LOCKPORT – The 95-year-old North Adam Street bridge over the Erie Canal ought to be preserved, Mayor Michael W. Tucker said during his State of the City address last week.
But doing so in a way that allows the bridge to be reused is a heavy financial challenge.
Susan Surdej, spokeswoman for the state Department of Transportation’s Buffalo office, said construction of a replacement bridge costs about $7 million, not counting the design costs or the costs of removing the old bridge, which are estimated to be between $500,000 and $1 million.
Repairing the existing span would cost $7.5 million to $8 million.
“And then we would have to identify funding for the feasible alternatives. Right now, we haven’t identified any funding at all,” Surdej said.
“The DOT is throwing some pretty big numbers around,” Tucker said Tuesday during his speech to the Lockport Rotary Club.
“They’re trying to present the case that it’s cheaper to take it out than to repair. I don’t want it to come out.”
The lift bridge was closed April 28, 2011, in the “up” position, after a DOT inspection disclosed deterioration in the bridge structure and lift mechanism.
At a public meeting Nov. 29 in City Hall, DOT representatives heard that residents want to keep the bridge, even though another lift bridge over the canal, on Exchange Street, is only 1,030 feet away.
Both spans run off Market Street in the city’s Lowertown district.
“We are still in that initial scoping process,” Surdej said. “We continue to get public comment, so we’re still sifting through that.”
By summer, she said, the DOT will be done considering alternatives and will move on to designing and obtaining firmer cost estimates for the alternatives its staff considers feasible.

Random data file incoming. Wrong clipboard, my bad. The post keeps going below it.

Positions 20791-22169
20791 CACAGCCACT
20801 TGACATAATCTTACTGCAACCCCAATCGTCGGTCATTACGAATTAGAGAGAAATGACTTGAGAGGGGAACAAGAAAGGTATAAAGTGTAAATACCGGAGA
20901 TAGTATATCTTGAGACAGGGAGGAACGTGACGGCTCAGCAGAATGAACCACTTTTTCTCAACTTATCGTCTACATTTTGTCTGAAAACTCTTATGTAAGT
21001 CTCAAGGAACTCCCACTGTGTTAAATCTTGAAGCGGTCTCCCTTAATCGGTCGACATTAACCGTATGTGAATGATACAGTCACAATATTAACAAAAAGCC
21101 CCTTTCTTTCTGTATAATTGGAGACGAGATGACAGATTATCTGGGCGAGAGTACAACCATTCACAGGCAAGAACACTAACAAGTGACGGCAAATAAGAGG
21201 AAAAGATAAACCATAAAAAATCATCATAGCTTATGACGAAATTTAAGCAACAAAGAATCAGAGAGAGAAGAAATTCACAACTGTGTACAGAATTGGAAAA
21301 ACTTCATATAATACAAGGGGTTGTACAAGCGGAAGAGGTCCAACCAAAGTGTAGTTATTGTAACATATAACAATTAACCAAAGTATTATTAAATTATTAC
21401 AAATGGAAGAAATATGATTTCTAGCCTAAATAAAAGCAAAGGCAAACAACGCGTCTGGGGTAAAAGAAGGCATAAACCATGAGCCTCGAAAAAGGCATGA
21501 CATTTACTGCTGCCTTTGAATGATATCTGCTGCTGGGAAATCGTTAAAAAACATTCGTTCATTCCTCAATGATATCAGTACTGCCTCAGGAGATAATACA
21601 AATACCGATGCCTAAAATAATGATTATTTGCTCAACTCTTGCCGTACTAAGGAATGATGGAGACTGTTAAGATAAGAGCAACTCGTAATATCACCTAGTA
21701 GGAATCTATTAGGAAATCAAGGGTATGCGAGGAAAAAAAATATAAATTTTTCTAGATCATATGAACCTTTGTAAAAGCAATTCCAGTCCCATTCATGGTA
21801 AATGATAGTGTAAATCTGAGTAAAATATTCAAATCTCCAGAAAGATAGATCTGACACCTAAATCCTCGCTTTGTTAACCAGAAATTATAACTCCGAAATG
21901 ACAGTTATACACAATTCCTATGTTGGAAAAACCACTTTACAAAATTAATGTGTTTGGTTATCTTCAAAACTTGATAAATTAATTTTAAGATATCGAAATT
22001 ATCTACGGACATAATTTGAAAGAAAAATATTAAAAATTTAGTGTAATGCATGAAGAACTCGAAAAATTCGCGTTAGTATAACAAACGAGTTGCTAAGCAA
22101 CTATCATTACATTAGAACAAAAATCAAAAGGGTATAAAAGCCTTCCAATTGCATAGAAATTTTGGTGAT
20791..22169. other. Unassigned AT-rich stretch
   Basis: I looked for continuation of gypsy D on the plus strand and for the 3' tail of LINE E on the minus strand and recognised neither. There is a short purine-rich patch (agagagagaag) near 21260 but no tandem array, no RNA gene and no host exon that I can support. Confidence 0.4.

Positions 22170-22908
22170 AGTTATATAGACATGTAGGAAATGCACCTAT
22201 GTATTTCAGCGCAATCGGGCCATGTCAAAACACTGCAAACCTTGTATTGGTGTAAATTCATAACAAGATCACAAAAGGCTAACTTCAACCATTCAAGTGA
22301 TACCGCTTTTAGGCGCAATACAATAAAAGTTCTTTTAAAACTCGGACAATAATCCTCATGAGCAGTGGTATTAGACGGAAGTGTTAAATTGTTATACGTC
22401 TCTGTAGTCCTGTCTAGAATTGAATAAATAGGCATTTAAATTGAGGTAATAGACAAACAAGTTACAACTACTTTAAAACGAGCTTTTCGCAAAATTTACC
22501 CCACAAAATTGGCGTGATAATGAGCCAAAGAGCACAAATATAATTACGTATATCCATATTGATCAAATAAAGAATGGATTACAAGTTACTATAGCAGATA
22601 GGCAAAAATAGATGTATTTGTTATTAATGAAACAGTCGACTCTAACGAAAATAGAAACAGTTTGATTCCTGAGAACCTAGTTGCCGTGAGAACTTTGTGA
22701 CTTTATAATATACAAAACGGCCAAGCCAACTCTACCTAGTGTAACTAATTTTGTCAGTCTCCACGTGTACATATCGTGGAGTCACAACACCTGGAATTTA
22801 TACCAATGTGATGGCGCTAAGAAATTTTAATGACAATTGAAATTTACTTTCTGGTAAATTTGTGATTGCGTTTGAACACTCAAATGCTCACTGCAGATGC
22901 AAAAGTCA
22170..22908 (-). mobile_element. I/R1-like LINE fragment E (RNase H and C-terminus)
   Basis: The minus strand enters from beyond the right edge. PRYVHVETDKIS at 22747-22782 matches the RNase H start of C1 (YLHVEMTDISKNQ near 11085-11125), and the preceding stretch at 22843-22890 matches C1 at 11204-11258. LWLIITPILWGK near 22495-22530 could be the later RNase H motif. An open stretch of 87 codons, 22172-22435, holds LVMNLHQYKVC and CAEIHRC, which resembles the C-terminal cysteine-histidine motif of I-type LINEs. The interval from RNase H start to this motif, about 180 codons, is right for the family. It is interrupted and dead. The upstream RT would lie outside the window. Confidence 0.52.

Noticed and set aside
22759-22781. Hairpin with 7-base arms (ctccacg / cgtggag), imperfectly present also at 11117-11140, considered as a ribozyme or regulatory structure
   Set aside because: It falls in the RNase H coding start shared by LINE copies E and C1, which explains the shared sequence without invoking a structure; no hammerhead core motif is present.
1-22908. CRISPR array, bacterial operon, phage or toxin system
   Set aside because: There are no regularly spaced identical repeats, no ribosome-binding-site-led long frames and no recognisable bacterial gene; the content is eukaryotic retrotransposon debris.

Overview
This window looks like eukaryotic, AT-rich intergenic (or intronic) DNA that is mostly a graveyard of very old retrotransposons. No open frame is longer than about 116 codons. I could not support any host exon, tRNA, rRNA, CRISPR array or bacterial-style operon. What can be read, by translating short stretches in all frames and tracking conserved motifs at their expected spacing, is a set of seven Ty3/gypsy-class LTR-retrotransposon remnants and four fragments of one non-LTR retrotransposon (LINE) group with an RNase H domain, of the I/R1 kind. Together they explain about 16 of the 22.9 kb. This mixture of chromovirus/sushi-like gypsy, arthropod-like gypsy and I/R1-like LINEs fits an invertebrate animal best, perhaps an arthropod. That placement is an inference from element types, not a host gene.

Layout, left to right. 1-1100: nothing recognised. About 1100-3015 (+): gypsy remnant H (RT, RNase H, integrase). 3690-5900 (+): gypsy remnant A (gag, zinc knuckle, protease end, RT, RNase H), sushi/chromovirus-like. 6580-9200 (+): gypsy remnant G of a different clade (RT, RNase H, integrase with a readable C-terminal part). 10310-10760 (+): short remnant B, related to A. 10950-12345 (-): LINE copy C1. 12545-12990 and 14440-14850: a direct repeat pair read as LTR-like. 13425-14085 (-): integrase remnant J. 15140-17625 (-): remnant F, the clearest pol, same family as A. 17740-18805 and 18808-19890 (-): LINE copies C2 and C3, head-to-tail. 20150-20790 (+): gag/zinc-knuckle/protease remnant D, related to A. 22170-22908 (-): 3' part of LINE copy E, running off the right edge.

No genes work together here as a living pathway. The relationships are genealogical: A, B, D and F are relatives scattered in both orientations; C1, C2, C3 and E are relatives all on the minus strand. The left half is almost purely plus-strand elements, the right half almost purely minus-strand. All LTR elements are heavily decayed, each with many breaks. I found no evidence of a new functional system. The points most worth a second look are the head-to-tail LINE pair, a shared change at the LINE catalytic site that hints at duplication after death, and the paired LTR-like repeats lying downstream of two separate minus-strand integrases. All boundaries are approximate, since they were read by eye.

Tucker said he has asked Robert J. Hagen, chairman of the city Historic Preservation Commission, to look into ways of saving the North Adam Street Bridge.
Hagen said he intends to write “a letter of advocacy” to the DOT, emphasizing Lockport’s status as a “certified local government” for historic preservation purposes.
He said he thinks the bridge should be repaired, but he admitted, “Some of the parts and pieces they need to fix it don’t exist anymore.”
Asked how repairs can be done without the needed parts, he said, “We have some innovations in our mind,” but he wouldn’t disclose them.
Surdej said one option discussed was converting the bridge to a pedestrian walkway and forgetting about using it for vehicular traffic, or just turning it over to the city. “They’re not willing to take over the maintenance costs of this bridge,” she said.
Even the demolition figure has grown radically from the $200,000 to $400,000 estimate used by DOT scoping supervisor Christopher Church at the Nov. 29 Lockport City Hall meeting.
In 2000, the DOT spent $300,000 repairing the lift mechanism on the North Adam span. Church said the company that provided the new lift mechanism apparently has gone out of business.
That same year, the DOT built a new Exchange Street bridge for nearly $5 million. The old Exchange Street bridge, which had deterioration similar to that on the North Adam span, had been shut down in 1993.
At the Nov. 29 meeting, several residents referred to the historic nature of the North Adam span.
Surdej said, “The bridge itself isn’t considered historic by the state Historic Preservation Office, but it’s a contributing historic element to the historic Erie Canal.”
The state closed the 1910 Prospect Street bridge over the canal in December 1991 and replaced it in 2005 with a new bridge at Stevens Street, also of steel design but wider and longer than the old one. Historic preservation concerns had an impact on the design decision.
The North Adam and Exchange bridges open in the middle to allow boats to pass. The most frequent reason for opening them in recent years has been the passage several times a day of tour boats from Mike Murphy’s Lockport Locks and Erie Canal Cruises.
However, the state normally used only one bridge tender.
“It’s a hoot when Mike Murphy’s tour boat comes through and he raises the bridge, and then he jumps in his car and goes to raise the other one,” Hagen said. “It’s part of the character of our city.”